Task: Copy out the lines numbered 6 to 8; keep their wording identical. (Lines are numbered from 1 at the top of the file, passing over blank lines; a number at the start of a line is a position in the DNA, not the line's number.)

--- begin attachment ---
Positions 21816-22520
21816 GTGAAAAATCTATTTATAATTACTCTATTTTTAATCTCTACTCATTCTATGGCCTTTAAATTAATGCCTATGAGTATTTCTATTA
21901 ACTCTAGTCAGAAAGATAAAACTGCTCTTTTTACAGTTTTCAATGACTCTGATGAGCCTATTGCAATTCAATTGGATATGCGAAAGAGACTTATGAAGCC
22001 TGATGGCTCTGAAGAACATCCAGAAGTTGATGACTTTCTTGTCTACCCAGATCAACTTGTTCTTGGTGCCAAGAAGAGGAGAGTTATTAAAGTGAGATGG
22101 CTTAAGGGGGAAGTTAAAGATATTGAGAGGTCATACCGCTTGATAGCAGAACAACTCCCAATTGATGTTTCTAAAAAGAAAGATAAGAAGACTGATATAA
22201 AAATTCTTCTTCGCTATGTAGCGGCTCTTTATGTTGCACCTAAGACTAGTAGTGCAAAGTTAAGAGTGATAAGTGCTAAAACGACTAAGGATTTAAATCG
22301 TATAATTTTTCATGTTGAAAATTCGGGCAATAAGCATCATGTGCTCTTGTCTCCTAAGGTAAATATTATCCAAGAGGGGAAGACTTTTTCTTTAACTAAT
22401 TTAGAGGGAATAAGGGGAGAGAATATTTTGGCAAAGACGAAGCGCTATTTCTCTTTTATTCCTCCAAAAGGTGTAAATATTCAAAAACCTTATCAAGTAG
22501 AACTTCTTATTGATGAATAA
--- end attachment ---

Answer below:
22201 AAATTCTTCTTCGCTATGTAGCGGCTCTTTATGTTGCACCTAAGACTAGTAGTGCAAAGTTAAGAGTGATAAGTGCTAAAACGACTAAGGATTTAAATCG
22301 TATAATTTTTCATGTTGAAAATTCGGGCAATAAGCATCATGTGCTCTTGTCTCCTAAGGTAAATATTATCCAAGAGGGGAAGACTTTTTCTTTAACTAAT
22401 TTAGAGGGAATAAGGGGAGAGAATATTTTGGCAAAGACGAAGCGCTATTTCTCTTTTATTCCTCCAAAAGGTGTAAATATTCAAAAACCTTATCAAGTAG